On Psalm 1.
“The ungodly are not so, they are not so, but are like the dust which the wind casteth forth from the face of the earth” (ver. 4).
“The earth” is here to be taken as that stedfastness in God, with a view to which it is said, “The Lord is the portion of mine inheritance, yea, I have a goodly heritage” (Ps. 15:5-6).
With a view to this it is said, “Wait on the Lord and keep His ways, and He shall exalt thee to inherit the earth” (Ps. 36:34).
With a view to this it is also said, “Blessed are the meek, for they shall inherit the earth” (Matt. 5:5).
A comparison too is derived hence, for as this visible earth supports and contains the outer man, so that earth invisible the inner man.
“From the face of which earth the wind casteth forth the ungodly,” that is, pride, in that it puffs him up.
On his guard against this he, who was inebriated by the richness of the house of the Lord, and drunken of the torrent stream of its pleasures, says, “Let not the foot of pride come against me” (Ps. 35:11).
From this earth pride cast forth him who said, “I will place my seat in the north, and I will be like the Most High” (Isa. 14:13-14).
From the face of the earth it cast forth him also who, after that he had consented and tasted of the forbidden tree that he might be as God, hid himself from the Face of God (Gen. 3:8).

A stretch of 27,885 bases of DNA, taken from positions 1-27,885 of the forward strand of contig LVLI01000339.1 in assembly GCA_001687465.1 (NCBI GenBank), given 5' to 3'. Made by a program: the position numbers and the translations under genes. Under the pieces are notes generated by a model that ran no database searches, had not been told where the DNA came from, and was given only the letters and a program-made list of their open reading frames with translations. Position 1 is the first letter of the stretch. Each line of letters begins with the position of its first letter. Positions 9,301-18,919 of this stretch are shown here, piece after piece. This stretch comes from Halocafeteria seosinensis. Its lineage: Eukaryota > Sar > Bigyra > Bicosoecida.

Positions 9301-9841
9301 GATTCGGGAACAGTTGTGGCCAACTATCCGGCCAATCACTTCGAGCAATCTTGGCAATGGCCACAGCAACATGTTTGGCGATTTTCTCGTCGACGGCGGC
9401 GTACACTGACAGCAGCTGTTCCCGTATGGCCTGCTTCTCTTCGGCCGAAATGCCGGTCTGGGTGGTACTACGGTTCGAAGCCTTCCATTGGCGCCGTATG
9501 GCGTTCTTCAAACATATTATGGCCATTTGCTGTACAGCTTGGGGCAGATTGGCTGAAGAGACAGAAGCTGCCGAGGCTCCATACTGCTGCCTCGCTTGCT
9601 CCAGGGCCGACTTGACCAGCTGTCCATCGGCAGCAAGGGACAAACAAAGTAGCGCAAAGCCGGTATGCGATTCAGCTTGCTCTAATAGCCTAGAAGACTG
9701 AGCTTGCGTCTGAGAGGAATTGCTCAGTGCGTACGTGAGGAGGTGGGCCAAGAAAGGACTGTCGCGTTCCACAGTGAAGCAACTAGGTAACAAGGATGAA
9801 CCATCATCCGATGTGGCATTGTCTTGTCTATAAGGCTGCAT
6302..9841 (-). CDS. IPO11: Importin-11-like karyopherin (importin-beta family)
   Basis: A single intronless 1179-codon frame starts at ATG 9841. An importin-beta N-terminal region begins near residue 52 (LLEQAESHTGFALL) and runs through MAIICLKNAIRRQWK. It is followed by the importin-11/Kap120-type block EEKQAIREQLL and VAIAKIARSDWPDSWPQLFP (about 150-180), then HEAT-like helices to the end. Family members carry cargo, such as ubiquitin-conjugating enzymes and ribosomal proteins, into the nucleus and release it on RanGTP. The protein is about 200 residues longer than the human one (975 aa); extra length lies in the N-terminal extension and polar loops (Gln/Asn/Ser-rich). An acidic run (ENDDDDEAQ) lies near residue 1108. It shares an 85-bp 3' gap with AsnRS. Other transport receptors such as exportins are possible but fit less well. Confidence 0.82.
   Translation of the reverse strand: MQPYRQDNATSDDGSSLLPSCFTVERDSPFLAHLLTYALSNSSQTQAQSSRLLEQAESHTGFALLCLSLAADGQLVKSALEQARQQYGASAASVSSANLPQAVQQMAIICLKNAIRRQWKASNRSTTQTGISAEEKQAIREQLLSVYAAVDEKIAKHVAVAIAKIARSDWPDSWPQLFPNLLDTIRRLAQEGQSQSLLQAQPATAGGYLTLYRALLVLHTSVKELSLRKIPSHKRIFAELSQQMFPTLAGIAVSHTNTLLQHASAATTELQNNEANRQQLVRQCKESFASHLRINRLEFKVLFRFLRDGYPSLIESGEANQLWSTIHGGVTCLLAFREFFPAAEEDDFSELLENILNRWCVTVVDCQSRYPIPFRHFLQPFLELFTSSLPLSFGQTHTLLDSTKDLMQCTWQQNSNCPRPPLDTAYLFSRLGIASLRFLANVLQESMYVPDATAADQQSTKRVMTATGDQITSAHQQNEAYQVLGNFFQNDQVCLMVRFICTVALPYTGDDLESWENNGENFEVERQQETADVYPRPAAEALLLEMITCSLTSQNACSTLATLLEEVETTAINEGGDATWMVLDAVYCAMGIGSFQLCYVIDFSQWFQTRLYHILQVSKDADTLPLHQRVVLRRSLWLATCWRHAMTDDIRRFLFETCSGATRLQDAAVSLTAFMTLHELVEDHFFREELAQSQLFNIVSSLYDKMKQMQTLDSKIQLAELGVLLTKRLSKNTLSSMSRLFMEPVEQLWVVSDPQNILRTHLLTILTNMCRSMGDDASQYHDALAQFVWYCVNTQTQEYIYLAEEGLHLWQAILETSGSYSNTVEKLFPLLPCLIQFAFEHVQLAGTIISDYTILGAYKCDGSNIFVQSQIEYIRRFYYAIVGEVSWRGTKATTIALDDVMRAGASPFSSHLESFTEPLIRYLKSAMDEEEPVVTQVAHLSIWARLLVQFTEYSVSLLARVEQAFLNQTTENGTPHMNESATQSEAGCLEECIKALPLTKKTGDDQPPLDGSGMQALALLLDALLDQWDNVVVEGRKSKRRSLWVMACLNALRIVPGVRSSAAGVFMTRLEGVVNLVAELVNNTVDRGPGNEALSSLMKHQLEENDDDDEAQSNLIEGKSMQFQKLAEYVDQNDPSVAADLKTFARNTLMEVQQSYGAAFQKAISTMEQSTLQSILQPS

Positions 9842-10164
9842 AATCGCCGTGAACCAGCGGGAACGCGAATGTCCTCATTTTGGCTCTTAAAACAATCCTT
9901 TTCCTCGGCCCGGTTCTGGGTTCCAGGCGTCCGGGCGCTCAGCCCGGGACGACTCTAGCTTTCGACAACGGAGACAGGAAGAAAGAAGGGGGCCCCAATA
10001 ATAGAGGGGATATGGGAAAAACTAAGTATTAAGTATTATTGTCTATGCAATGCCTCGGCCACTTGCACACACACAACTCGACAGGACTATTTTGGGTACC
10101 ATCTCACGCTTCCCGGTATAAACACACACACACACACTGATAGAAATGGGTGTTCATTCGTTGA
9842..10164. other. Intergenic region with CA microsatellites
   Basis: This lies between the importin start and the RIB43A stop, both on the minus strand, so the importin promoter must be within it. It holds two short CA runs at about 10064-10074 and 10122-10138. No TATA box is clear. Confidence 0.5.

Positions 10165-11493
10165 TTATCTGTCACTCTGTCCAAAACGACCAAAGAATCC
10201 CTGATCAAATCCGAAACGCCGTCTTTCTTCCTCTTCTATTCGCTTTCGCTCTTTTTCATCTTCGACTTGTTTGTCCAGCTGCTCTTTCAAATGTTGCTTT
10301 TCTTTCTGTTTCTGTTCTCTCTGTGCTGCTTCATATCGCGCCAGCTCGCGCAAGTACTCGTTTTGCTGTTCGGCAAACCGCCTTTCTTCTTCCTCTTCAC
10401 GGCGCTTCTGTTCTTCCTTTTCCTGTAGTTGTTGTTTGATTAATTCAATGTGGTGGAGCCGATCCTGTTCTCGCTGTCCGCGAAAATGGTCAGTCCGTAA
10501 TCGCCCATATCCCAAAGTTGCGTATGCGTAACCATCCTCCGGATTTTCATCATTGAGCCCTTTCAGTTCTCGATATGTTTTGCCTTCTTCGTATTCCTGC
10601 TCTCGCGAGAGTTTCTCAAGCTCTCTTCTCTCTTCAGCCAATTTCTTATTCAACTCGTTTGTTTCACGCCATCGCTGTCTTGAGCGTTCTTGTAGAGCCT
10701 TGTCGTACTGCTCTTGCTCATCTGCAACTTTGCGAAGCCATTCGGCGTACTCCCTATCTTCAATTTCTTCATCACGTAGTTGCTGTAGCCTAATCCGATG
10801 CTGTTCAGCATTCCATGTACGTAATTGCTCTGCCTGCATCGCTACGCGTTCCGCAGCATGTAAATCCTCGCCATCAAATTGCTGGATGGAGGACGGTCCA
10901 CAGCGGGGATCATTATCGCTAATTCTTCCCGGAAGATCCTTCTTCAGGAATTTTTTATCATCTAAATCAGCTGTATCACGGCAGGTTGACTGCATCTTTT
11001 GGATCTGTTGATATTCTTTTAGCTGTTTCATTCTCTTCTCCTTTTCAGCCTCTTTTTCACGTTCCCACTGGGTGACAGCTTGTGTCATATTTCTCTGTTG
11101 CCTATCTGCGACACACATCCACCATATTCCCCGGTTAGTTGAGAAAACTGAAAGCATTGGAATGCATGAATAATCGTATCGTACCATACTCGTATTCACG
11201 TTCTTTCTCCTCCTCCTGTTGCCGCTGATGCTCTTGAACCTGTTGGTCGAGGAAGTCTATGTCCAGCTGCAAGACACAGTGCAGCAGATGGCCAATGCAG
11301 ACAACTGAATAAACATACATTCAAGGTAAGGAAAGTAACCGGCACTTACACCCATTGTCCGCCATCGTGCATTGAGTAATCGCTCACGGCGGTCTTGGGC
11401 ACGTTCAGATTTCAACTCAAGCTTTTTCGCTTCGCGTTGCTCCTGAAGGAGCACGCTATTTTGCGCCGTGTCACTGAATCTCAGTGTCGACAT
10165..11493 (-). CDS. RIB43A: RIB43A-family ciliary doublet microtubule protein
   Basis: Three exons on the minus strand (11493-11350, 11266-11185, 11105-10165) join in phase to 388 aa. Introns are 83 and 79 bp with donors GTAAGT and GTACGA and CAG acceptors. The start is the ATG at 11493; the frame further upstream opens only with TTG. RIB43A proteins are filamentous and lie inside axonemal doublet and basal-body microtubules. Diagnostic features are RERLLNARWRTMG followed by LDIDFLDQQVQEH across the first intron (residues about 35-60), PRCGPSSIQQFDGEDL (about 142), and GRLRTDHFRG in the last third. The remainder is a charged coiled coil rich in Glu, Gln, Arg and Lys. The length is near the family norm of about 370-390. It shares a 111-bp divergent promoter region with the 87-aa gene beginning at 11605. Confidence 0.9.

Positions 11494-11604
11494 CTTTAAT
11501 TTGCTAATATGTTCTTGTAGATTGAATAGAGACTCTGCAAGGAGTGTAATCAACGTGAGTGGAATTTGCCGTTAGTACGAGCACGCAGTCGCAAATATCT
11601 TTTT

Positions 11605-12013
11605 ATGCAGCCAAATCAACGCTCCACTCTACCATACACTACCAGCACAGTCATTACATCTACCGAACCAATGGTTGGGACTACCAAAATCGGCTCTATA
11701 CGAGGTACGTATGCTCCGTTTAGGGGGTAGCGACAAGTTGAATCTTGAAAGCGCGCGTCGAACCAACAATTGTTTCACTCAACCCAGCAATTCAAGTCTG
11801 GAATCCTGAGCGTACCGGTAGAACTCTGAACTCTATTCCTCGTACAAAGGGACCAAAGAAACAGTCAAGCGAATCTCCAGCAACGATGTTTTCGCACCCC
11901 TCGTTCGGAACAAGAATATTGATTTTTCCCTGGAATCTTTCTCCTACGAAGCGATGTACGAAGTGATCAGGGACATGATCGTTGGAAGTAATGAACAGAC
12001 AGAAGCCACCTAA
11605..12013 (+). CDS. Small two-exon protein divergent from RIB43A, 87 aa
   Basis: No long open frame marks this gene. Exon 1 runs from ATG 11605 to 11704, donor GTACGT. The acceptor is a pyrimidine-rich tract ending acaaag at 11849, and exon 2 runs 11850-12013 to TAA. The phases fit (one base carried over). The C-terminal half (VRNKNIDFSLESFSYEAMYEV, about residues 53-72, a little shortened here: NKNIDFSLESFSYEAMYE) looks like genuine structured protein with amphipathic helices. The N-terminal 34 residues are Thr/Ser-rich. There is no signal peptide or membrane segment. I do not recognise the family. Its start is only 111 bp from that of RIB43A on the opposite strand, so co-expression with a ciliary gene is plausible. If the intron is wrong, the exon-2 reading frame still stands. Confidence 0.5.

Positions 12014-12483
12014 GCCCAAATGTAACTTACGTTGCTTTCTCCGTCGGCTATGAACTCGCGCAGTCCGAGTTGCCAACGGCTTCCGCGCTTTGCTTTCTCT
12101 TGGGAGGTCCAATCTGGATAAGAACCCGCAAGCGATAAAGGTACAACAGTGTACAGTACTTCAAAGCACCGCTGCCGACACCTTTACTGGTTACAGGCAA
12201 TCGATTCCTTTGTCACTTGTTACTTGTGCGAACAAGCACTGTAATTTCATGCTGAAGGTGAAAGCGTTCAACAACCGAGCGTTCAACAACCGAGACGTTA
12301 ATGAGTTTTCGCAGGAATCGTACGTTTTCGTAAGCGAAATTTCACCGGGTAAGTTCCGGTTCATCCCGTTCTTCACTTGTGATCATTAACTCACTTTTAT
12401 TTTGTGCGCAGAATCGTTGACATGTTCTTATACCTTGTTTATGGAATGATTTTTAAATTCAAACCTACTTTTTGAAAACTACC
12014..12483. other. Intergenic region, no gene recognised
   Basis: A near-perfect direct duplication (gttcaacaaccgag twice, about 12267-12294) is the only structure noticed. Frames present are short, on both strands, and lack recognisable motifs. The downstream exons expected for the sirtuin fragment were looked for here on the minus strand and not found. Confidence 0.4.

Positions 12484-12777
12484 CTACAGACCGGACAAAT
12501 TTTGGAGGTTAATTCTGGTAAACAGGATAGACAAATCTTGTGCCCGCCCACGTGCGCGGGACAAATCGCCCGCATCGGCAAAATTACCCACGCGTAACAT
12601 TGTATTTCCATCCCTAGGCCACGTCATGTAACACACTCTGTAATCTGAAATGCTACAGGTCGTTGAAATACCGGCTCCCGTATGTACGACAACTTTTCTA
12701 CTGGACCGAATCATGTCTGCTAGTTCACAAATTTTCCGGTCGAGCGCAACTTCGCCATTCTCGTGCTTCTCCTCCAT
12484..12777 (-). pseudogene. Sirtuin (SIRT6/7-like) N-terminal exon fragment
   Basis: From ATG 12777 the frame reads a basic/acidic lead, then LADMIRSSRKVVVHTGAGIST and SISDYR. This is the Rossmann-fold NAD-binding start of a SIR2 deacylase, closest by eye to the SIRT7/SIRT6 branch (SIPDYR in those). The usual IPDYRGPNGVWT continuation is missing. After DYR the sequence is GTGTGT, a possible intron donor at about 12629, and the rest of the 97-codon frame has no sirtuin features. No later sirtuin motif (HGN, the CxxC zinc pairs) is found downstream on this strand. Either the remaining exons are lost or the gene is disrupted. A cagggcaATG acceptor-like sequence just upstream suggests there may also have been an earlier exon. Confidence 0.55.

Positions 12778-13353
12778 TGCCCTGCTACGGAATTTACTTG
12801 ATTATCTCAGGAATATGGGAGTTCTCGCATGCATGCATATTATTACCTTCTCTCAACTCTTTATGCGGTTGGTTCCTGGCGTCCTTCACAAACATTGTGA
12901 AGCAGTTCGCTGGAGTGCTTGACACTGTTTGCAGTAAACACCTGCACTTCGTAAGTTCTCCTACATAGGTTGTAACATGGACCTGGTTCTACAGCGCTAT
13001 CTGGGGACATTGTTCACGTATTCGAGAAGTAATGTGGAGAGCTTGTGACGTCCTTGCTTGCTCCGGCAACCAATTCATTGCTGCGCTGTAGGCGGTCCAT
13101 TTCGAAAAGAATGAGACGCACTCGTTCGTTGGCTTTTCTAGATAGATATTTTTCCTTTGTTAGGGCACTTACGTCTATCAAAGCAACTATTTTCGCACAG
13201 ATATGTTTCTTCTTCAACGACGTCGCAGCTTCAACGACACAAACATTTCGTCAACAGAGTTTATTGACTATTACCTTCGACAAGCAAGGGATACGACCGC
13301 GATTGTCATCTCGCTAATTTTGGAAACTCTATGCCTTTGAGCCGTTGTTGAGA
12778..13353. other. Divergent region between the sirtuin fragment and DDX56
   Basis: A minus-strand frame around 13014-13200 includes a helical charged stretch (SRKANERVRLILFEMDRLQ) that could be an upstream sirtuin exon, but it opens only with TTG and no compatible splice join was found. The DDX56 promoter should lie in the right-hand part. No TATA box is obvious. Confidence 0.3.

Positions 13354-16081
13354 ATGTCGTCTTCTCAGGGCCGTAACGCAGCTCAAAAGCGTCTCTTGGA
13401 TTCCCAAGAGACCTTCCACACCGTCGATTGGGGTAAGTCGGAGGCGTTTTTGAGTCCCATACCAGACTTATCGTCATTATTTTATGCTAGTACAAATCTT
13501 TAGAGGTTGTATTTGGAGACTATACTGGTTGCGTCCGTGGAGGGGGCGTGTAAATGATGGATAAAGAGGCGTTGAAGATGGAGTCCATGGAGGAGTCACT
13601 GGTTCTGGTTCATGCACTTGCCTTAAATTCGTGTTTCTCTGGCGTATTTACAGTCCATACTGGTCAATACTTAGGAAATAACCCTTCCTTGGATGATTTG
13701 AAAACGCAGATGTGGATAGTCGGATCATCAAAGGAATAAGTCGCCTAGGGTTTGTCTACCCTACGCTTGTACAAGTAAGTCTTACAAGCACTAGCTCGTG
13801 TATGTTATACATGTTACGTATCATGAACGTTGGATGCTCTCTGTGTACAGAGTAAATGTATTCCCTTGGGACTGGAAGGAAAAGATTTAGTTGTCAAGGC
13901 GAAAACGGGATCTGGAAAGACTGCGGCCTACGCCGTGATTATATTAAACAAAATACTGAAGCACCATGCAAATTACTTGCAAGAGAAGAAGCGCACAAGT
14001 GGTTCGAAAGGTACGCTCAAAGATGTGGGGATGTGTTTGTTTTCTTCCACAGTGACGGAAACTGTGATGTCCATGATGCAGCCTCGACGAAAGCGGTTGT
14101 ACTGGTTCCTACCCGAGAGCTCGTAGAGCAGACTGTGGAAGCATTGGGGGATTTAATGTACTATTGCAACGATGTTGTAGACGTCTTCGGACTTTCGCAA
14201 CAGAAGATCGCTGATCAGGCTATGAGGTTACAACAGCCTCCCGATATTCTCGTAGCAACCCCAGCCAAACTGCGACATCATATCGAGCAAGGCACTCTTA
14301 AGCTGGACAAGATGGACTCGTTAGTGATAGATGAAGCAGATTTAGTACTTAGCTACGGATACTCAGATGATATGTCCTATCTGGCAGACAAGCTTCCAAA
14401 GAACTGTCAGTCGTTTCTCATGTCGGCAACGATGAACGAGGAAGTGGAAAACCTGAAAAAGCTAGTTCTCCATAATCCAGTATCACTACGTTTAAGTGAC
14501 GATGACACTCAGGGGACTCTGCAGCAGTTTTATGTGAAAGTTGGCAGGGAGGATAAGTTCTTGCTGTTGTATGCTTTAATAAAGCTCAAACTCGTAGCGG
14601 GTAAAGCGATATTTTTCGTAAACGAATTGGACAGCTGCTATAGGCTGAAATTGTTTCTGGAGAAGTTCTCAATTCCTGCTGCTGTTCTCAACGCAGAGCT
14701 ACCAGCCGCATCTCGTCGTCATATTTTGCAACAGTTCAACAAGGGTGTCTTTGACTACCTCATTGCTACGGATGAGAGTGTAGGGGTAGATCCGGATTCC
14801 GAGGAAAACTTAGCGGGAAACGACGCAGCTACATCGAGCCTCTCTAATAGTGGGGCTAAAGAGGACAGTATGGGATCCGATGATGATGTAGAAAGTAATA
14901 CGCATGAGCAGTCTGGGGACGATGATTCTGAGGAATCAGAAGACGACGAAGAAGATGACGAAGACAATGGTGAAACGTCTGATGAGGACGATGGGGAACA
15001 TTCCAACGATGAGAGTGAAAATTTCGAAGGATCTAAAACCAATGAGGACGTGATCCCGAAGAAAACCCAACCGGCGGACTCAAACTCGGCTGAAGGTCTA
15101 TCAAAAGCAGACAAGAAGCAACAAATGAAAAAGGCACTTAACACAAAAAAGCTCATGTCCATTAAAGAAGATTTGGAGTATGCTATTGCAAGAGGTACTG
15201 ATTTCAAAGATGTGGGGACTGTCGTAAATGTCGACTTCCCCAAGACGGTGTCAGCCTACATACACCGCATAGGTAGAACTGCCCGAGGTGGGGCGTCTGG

[…] “For the Lord knoweth the way of the righteous” (ver. 6).
As it is said, medicine knows health, but knows not disease, and yet disease is recognised by the art of medicine.
In like manner can it be said that “the Lord knoweth the way of the righteous,” but the way of the ungodly He knoweth not.
Not that the Lord is ignorant of anything, and yet He says to sinners, “I never knew you” (Matt. 7:23). “But the way of the ungodly shall perish” is the same as if it were said, the way of the ungodly the Lord knoweth not.
We can express this more plainly by saying that not to be known of the Lord means the same as to perish, and to be known of the Lord means the same as to abide.
Thus to be belongs to God’s knowing, but not to be to His not knowing. For the Lord says, “I Am that I Am,” and, “I Am hath sent me” (Ex. 3:14).
Augustine of Hippo (354-430): Exposition of the Book of Psalms, Psalm 1, 4,6 (slightly adapted).